Early in the year, I thought Matt Cassel had an accuracy issue, which is tough to correct. I'm starting to think a lot of his issues stemmed from inconsistent footwork and shaky confidence. Those are two things that can be coached and we're starting to see the dividends. Basic fundamentals to Quarterbacking. But let's move to an even more basic level: while many were celebrating Cassel's yardage and touchdowns, I was gushing over Cassel making a smart decision several times last week to throw the ball away. His inability to do that in Denver costed us potential scores on two consecutive drives.

Special Teams:

I want to again talk about the distinction between a talent gap and an executional gap. If we didn't have talent at Kicker, Punter, or Returner, you can justify mistakes. The issue is that we're screwing up the basics of special teams. Blocking and tackling, quite literally. Against Seattle, we had a kick and a punt blocked, which led to 7 points (and arguably cost the Chiefs 3 points). Against Oakland, we turned a 42 yard field goal into a tough 52 yarder because of holding penalty. In the second half of that game, the Chiefs lazily allowed Oakland to completely shift the momentum with a big-time kickoff return at just the right moment. The Chiefs have to get better at the Special Teams basics.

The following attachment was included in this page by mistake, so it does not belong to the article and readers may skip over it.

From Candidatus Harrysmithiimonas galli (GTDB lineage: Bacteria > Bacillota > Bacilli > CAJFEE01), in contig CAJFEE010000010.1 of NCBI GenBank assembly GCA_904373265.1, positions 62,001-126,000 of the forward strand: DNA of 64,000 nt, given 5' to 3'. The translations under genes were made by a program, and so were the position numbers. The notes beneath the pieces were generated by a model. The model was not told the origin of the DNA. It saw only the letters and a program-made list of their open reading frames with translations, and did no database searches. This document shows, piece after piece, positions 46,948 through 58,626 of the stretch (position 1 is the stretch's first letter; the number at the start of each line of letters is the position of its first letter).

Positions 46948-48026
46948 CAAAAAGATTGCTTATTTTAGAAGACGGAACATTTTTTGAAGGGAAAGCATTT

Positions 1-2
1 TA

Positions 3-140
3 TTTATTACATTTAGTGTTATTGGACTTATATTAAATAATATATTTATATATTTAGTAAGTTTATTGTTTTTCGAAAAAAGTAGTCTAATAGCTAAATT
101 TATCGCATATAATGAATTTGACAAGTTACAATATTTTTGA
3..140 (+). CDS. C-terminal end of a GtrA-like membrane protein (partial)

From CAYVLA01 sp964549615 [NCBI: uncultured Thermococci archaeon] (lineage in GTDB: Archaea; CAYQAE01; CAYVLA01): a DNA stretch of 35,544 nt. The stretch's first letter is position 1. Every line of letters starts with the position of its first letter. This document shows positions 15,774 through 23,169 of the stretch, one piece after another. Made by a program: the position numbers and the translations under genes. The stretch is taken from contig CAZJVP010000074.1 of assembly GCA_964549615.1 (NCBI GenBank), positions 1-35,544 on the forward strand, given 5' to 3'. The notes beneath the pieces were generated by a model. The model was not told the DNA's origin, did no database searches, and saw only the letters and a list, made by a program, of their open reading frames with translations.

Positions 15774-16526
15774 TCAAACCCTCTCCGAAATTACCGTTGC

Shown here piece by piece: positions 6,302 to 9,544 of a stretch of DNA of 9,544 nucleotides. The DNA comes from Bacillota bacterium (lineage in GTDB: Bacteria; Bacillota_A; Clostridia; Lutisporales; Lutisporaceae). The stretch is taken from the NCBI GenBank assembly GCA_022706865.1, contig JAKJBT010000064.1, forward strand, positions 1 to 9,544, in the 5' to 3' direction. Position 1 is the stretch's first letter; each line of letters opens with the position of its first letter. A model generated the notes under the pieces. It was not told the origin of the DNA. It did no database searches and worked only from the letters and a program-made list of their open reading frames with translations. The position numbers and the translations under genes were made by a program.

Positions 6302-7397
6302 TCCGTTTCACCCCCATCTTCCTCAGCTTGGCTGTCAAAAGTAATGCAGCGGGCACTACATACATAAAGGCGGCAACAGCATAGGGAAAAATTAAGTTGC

Third and Short Running Attack:

Maybe this doesn't fall into the category of basics, but I think it's worth mentioning anyway. The Chiefs' short running game isn't very good. Thomas Jones has been an effective runner this year, but not in short yardage situations. Charles has been pretty good in these situations, but I'd rather he not consistently put his body on the line for these plays. It's time for the Chiefs to get creative. I'd like to see Jackie Battle get more snaps in these situations and I'm hoping and expecting for McCluster to see more time in these situations, since he forces defenses to play the pass as well as the run.

All of this is great news for Chiefs' fans. If they consistently execute the basics well, the Chiefs are going to be a tough football team. In future years, if they execute the basics AND raise their talent level, they're going to be downright dangerous. Yet another reason to get excited about this Chiefs' team and especially about their coaching staff.